Legendary Drummer Levon Helm's Battle with Cancer Nearly Over -- a Look at His Impressive Career

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Levon Helm, the famous drummer for The Band, is nearing the final stages of his battle with cancer. According to his wife and daughter, the 71-year-old musician and actor's throat cancer has worsened and he is close to the end of his life. In a statement on Helm's website his family wrote, "Please send your prayers and love to him as he makes his way through this part of his journey."

Helm will leave behind a lasting legacy of professionalism and respect. As a drummer, he first hit the scene in the 1950s as part of The Hawks, a group which eventually wound-up being Bob Dylan's back-up band for a time before having a tremendous career on their own, known simply as The Band. In fact, they got the name for their group from the fact that when they toured with Dylan, they'd be referred to as "Bob Dylan and the band." The name stuck, and the group shot to fame and became one of the highly regarded bands of the 1970s.

In 1978 The Band was ready to go their own separate ways and so they decided to do one last farewell show in San Francisco. The show was filmed by Martin Scorsese and it became "The Last Waltz," one of the best concert documentaries ever produced. Inter-cut with the performance, Scorsese got Helm and his band mate Robbie Robertson to open up about their lives as a touring band, and the interviews are just as important to the film's impact as the musical performances.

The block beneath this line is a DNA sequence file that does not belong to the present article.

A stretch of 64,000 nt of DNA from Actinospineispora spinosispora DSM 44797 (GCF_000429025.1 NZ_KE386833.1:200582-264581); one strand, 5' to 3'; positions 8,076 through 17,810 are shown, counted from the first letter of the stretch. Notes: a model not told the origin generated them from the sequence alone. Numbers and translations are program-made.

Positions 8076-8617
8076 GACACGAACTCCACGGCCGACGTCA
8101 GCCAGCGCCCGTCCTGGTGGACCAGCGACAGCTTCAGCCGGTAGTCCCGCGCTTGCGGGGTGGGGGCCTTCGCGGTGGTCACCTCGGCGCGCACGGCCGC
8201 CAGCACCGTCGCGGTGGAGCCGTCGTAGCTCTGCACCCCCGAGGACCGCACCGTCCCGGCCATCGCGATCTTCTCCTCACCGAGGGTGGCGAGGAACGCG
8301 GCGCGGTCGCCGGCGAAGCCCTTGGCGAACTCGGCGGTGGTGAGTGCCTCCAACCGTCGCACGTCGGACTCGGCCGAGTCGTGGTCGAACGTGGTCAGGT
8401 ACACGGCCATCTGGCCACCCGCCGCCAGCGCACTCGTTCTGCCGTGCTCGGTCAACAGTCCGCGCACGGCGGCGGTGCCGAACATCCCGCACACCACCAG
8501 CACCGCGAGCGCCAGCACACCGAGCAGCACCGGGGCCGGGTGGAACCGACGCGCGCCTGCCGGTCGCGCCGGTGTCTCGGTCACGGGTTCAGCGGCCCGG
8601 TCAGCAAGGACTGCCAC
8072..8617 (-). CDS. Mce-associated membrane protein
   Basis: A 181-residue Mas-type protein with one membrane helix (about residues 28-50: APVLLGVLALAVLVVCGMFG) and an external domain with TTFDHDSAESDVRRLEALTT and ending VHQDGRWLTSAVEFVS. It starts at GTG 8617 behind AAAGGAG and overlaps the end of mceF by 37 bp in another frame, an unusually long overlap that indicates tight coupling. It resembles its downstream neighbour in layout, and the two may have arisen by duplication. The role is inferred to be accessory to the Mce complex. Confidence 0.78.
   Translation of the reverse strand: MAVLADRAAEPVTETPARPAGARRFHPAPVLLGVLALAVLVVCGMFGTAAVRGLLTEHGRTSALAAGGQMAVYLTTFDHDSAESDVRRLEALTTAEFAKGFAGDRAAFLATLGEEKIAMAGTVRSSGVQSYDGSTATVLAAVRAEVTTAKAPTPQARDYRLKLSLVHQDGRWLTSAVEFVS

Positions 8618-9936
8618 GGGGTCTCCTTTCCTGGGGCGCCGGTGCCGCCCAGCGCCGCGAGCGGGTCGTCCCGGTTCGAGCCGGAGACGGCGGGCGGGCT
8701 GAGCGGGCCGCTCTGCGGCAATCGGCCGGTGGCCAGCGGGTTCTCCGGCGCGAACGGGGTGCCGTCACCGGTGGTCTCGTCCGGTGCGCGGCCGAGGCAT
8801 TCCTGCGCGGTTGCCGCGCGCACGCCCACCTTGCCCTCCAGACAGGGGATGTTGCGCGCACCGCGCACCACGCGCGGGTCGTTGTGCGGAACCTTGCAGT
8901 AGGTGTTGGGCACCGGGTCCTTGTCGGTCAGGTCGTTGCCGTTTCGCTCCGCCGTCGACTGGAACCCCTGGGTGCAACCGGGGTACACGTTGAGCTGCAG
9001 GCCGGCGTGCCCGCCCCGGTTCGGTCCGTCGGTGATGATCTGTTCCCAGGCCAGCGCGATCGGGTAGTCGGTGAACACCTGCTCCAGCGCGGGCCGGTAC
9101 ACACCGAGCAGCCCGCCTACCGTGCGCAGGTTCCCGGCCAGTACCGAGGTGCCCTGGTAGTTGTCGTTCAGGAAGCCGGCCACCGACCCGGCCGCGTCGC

It was around that time that Levon started doing a little acting. In 1980 he debuted in probably his most memorable performance as Loretta Lynn's father in "Coal Miner's Daughter." The film co-starred Sissy Spacek and Tommy Lee Jones and got Spacek the Best Actress Academy Award. Helm also narrated and had a small part in the space-flight drama "The Right Stuff."

In 1998 Helm had his first brush with cancer. For a time the sickness and treatments took his voice from him. He was able to recover it though, and started making music again. This year he won a Grammy for Best Americana Album, which he also won in 2010. His 2007 album "Dirt Farmer" also won a Grammy for Best Traditional Folk Album. At the Rock and Roll Hall of Fame induction ceremonies last week, Robertson sent him "prayers and love."

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